Hodgson was writing at a time when science fiction writers were still struggling with the issue of a frame story. How are present readers supposed to know about events of the distant future? As Brian Stableford argues, during the 19th century “speculative fiction had been handicapped by the lack of convincing narrative frames.” The works of de Grainville and Mary Shelly were supposed to be recorded visions of the future. M. P. Shiel used a similar technique, framing The Purple Cloud as the record of a patient’s words during a session of mesmerism. H.G. Wells’ Time Machine was revolutionary, because, with the invention time travel, it got around the problem of framing a story as a fantastic vision. A time machine “opened up the farther reaches of time and space to a kind of rational enquiry” that hadn’t been possible before.
The Night Land, however, isn’t much of a rational exploration of the distant future, and Hodgson uses a convoluted frame story. The narrator is in fact a 17th century writer, whose wife, the Lady Mirdath has died. During his sleep, he wakes up as a seventeen year-old youth of the dark and distant future, living in the Mighty Pyramid. As that youth, he remembers his 17th century past and still longs for his lost Mirdath.
One day, he manages to make telepathic contact with a woman named Naani, who he immediately knows is the future incarnation of Mirdath. Naani lives far away, in another pyramid fortress. But her fortress is failing, and she is crying out for help. The narrator is determined to rescue his long-lost love, and so, like Dante pursuing Beatrice, he sets out on a journey through the hellish country of the Night Land. And thus begins one of the classic storylines of the genre: the post-apocalyptic road trip.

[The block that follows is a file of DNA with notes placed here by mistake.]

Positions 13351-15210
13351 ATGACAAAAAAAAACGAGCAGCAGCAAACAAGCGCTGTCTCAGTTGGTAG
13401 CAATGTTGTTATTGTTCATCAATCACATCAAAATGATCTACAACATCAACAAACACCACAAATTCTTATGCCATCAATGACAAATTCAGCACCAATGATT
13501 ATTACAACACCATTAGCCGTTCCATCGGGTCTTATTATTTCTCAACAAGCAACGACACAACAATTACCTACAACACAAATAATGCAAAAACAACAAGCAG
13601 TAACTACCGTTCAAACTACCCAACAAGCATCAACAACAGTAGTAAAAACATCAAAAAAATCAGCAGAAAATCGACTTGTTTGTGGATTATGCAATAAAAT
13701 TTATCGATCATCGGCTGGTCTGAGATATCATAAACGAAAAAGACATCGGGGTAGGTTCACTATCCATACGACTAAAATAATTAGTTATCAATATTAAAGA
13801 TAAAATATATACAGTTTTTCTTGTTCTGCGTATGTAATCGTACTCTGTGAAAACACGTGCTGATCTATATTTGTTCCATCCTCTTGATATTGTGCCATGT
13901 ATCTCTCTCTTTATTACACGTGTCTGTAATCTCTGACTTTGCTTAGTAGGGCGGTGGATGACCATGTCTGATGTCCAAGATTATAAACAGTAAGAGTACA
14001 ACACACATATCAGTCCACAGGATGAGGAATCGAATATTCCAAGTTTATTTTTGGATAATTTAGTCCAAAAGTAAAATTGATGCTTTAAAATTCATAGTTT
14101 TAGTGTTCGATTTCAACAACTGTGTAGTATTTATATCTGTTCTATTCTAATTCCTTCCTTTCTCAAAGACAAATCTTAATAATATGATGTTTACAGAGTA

GEOGRAPHY OF FEAR
The young man’s adventure is a nightmare journey to the center of the earth. As in Jules Verne’s story, Hodgson’s hero finds a world that evokes the primeval past. There are strange geological phenomena and bizarre creatures who occupy a landscape that is no longer dominated by humans and their technology. At one point, the hero watches a band of “Humped Men” pursuing a giant creature, a scene that recalls Neanderthals attempting to take down a mammoth.
But unlike Verne’s Professor Lidenbrock, Hodgson’s hero sees only mysteries. Scientific artifacts litter the land, but the youth has no rational framework to make sense of what he sees. It’s rarely clear whether the perceived dangers are real or imagined.